Paolo Pellegrin – Borders of humanity

People fleeing Lybia during clashes between rebel and pro-Qaddafi forces. Border crossing at Ras Jdir, near Ben Gardane. Tunisia, 2011. Persone in fuga dalla Libia durante gli scontri tra ribelli e forze armate pro Gheddafi. Valico di frontiera di Ras Jdir nei pressi di Ben Gardane. Tunisia, 2011.
by Beatrice Bruni

The festival of contemporary anthropology Pistoia – Dialogues on Man has just closed its tenth edition, finding, under the careful and capable guide of Giulia Cogoli creator and director of Dialogues, an ever increasing interest from the public.

Dialogues on Man was born with the specific intent to understand the reality that surrounds us. The main theme of this year was “The trade of living: weaving lives, stories and destinies”, both current and urgent. The Dialogues Director herself said: “Cultures are always open construction sites: constantly evolving processes and cultural exchange are the norm, not the exception. Dialogues believes that culture makes us better human beings.”

For three days, the city of Pistoia comes alive and welcomes a well-established event, loved and followed year after year, which has seen on the stages of the city about three hundred speakers over these first ten editions, ranging from sociologists, philosophers, psychiatrists, anthropologists, to scholars of human sciences, writers, actors, essayists.

Within this container of human culture certainly could not be missing a part dedicated to photography, an instrument for reading everyday life, for what happens in the world, for stories, information and suggestion.

After many illustrious guests, among others Ferdinando Scianna and Gianni Berengo Gardin, this year, on the theme of living together, the curators’ choice turned to the work of Paolo Pellegrin, in an exhibition entitled “Borders of Humanity”.

The author needs no introduction. Pellegrin is an award-winning documentary photographer, author of important reportages from all over the world. An active member of the Magnum Agency since 2005, he has gathered the most important photographic awards, such as the W. Eugene Smith Grant in Humanistic Photography and the Robert Capa Gold Medal Award, and was a ten-time World Press Photo winner.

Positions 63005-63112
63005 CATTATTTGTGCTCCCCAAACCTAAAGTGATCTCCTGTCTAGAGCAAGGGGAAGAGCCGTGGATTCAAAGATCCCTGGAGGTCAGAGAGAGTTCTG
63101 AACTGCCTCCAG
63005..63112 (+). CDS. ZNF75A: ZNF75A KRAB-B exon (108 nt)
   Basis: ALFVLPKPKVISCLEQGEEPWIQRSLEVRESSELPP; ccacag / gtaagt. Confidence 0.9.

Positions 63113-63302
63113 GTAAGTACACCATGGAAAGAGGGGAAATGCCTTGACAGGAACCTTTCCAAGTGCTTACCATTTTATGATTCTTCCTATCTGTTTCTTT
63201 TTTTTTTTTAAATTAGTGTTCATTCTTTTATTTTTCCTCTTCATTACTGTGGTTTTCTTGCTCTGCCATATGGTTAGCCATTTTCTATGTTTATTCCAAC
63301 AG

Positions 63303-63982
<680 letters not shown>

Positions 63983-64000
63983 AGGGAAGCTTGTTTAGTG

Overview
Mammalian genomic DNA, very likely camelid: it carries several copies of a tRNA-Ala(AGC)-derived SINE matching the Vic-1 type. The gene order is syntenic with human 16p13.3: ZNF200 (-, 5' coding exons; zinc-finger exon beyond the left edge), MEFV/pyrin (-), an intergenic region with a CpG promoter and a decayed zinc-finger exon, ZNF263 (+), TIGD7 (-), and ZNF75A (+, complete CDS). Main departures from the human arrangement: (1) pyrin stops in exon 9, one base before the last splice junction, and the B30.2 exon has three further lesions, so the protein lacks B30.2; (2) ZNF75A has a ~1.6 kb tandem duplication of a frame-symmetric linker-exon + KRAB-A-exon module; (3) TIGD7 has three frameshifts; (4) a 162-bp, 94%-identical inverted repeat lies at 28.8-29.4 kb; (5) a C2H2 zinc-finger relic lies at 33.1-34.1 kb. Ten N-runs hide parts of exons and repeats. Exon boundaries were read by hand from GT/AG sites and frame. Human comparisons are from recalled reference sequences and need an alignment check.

Refugees come ashore near a village on the northern tip of the Greek island of Lesbos after traveling on an inflatable raft from Turkey. Lesbos, Greece, 2015. © Paolo Pellegrin/Magnum Photos

The exhibition, especially designed for Pistoia, consists of sixty images, some of which unpublished, displayed in the dedicated spaces in the prestigious Palazzo del Comune. The author claims to have focused on the difficulty of living together, on conflicts, on the inability of some parts of the world to find peace.

The absence of cohabitation, the obstacles, the migrations, the human suffering: visiting the exhibition is immersing oneself in a difficult reality, which we would like to deny, which we do not accept, but that it is necessary to know, and make known, because the reflection on the central themes of man is always alive, but is fed by the vision of knowledge.

The experience is immersive; selected images, prints of various sizes, in black and white, of high contrast, as per the author’s language, lead us to intense looks, to see the terror in the eyes of the last, of refugees, of migrants, to find destruction, rubble, defeat.

The geographical scenarios are those we can all imagine: the Middle East, Algeria, Greece, Egypt, Iraq, but also the civilized America with its increasingly poor suburbs and walls raised without repentance.

In a large panoramic print, appears a wall built in Gaza, under a gloomy and grainy sky, viewed from above. So white, oblique and curved, it made me think of a long serpent, a deceiving symbol of evil and pain. The author believes that his role as a photographer is to create documents for our collective memory. It is therefore necessary to see images like these, so that the debate and the reasoning on the present day doesn’t fall into an uncertain and even more painful and divisive tomorrow.


Curated by Annalisa D’Angelo.
Catalogue published by Contrasto.

Frescoed Halls of the Palazzo Comunale
Piazza del Duomo, Pistoia
24 May – 30 June 2019

Monday – Friday: 10 – 13 and 15 – 18
Saturdays, Sundays and holidays: 10 am – 6 pm


May 31, 2019

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